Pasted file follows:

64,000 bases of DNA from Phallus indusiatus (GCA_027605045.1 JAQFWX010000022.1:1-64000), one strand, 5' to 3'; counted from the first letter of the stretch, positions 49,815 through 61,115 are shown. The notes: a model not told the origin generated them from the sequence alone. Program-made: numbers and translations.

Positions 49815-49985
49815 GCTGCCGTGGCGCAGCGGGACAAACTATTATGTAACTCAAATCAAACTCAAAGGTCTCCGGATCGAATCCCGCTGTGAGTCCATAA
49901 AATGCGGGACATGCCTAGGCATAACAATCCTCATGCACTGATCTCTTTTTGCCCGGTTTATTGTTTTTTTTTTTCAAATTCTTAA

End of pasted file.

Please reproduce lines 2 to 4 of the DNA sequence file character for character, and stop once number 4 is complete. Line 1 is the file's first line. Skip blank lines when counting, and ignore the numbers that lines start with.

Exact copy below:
Positions 49815-49985
49815 GCTGCCGTGGCGCAGCGGGACAAACTATTATGTAACTCAAATCAAACTCAAAGGTCTCCGGATCGAATCCCGCTGTGAGTCCATAA
49901 AATGCGGGACATGCCTAGGCATAACAATCCTCATGCACTGATCTCTTTTTGCCCGGTTTATTGTTTTTTTTTTTCAAATTCTTAA